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caption: School busses line up at the end of the school day on Monday, January 7, 2019, at Garfield High School in Seattle.
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School busses line up at the end of the school day on Monday, January 7, 2019, at Garfield High School in Seattle.
Credit: KUOW Photo/Megan Farmer

State lawmakers aim to make WA schools safer for undocumented students

The bill would prohibit schools from asking students and parents about their immigration status, among other sensitive information.

The proposed legislation would require school officials to direct any immigration agent to the district's superintendent. And even then, an ICE agent would have to present a signed judicial warrant before accessing school grounds or student records.

While a past U.S. Supreme Court ruling already mandates the same privacy rights for undocumented individuals, Senate Bill 5834 aims to further protect families at the state level. It would cover smaller school districts that may not already have such a policy in place.

"We have federal laws [but] we also want students and their families to be secure in attending their schools and knowing what their rights are and this helps clarify that," said bill sponsor Sen. Sam Hunt, D-Olympia, at a hearing Wednesday.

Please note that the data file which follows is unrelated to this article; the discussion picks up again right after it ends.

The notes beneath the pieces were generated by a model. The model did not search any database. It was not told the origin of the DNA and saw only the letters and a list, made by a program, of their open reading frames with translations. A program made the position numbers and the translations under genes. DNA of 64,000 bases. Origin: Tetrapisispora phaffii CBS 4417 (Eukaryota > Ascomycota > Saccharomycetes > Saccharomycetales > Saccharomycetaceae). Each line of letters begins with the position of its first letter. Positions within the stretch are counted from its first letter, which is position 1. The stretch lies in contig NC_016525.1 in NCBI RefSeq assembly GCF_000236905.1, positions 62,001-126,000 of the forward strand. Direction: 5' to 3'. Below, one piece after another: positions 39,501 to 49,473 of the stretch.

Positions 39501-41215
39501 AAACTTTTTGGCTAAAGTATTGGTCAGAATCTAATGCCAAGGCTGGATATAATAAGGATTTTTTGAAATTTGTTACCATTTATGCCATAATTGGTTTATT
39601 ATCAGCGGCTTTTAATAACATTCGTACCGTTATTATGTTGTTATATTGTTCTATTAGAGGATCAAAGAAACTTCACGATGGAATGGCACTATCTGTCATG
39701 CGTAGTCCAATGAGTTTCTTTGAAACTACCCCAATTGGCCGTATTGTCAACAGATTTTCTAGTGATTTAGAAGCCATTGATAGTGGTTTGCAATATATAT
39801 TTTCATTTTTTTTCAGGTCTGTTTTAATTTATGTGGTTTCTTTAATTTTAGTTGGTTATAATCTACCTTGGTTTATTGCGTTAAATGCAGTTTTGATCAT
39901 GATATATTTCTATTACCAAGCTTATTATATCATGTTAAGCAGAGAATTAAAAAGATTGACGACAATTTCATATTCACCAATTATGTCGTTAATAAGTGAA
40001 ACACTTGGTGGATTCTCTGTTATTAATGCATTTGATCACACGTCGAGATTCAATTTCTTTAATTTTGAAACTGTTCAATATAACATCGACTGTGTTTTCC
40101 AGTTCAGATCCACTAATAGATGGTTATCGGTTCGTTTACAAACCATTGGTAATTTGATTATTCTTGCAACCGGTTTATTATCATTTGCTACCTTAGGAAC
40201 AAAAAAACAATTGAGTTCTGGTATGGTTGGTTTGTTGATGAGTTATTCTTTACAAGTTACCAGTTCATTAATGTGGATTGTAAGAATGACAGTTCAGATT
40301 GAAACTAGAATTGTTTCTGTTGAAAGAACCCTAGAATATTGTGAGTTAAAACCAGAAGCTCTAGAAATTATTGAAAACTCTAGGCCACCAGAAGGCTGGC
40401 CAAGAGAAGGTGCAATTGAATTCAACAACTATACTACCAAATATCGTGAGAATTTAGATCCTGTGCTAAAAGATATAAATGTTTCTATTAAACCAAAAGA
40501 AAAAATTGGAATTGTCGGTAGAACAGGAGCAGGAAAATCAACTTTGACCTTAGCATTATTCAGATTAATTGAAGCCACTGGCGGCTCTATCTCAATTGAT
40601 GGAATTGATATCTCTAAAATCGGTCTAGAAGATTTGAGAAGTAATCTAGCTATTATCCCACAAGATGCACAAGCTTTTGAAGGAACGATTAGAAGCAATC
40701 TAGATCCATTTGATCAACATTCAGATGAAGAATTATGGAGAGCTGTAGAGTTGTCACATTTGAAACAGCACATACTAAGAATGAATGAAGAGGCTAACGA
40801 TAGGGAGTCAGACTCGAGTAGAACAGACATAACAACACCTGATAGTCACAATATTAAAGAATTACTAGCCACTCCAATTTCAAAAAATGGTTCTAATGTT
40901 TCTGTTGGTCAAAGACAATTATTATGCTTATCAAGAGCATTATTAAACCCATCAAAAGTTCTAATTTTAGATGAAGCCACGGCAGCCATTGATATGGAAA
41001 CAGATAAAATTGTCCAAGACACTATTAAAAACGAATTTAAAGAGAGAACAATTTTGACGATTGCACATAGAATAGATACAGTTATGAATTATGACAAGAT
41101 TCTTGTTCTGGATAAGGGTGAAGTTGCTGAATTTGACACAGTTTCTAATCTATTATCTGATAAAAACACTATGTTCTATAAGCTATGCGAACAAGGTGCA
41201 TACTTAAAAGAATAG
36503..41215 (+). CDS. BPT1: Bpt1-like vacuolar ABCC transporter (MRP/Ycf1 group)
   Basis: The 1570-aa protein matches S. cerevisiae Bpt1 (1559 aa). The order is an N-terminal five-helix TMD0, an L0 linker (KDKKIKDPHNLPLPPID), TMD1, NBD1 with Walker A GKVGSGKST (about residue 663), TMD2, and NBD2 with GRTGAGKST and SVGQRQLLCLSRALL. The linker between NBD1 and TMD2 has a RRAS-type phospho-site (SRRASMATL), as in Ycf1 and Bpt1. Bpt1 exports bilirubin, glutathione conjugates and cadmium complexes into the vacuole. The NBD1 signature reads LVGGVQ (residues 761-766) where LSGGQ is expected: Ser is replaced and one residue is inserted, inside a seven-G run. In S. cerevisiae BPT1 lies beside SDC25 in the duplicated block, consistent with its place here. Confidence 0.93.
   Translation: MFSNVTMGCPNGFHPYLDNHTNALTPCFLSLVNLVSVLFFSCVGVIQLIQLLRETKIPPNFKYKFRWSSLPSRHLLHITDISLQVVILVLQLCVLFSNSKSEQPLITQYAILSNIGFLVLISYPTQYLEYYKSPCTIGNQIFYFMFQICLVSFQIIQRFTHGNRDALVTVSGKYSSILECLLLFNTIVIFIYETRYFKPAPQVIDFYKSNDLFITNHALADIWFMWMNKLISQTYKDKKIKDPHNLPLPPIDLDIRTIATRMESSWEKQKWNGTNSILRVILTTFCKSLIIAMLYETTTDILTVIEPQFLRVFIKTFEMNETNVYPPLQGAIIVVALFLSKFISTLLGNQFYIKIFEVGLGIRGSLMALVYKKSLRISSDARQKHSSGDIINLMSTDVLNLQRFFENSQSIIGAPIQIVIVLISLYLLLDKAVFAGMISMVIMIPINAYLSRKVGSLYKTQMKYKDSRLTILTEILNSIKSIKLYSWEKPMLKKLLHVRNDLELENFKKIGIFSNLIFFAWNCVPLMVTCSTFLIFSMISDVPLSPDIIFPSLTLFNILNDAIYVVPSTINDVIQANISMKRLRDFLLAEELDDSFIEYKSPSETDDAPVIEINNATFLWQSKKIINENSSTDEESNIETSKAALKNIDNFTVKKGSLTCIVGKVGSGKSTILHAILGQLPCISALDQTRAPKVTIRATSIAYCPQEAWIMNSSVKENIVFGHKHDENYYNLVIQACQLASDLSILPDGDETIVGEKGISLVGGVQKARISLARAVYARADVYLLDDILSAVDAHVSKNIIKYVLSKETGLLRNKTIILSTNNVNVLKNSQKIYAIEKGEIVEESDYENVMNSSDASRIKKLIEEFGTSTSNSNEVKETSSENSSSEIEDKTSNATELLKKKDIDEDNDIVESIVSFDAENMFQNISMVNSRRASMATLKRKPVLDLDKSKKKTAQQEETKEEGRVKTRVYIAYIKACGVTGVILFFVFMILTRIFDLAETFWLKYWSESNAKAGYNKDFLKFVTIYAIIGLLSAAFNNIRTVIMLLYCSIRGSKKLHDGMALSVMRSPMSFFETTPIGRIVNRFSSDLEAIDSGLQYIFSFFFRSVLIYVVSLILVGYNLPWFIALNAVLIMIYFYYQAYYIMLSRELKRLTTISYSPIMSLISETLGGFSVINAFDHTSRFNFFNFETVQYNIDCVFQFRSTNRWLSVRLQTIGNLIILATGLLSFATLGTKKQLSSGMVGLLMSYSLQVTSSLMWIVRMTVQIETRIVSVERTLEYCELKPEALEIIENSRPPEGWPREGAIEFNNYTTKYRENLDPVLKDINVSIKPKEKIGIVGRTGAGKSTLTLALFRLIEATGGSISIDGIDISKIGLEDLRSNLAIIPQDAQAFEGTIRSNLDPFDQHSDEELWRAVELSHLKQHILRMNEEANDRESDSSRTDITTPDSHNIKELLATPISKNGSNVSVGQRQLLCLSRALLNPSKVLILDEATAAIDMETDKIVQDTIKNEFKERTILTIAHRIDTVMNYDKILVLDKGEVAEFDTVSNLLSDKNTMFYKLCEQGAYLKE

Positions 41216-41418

Gayle Mar-Chun, a retired school principal from Olympia testified in favor of the bill, sharing an anecdote.

"One of our kindergarten teachers had a little boy who brought his suitcase with him for two days,” Mar-Chun said. “When asked why he said ‘I want to have my special things when they [ICE] come to get me.’"

Some advocates have asked that the bill to go a step further by adding a protected 500-foot radius, or so-called “safe school zone” around schools for safe drop-offs and pick-ups. They said this would combat a “chilling effect” prompted by fears of undocumented parents being apprehended by ICE, in the way one parent was in California in 2017.

Officials with the Washington Association of Sheriffs and Police Chiefs, however, have raised concerns about the legislation. A spokesman said the agency supports students but doesn’t want the bill to get in the way of law enforcement.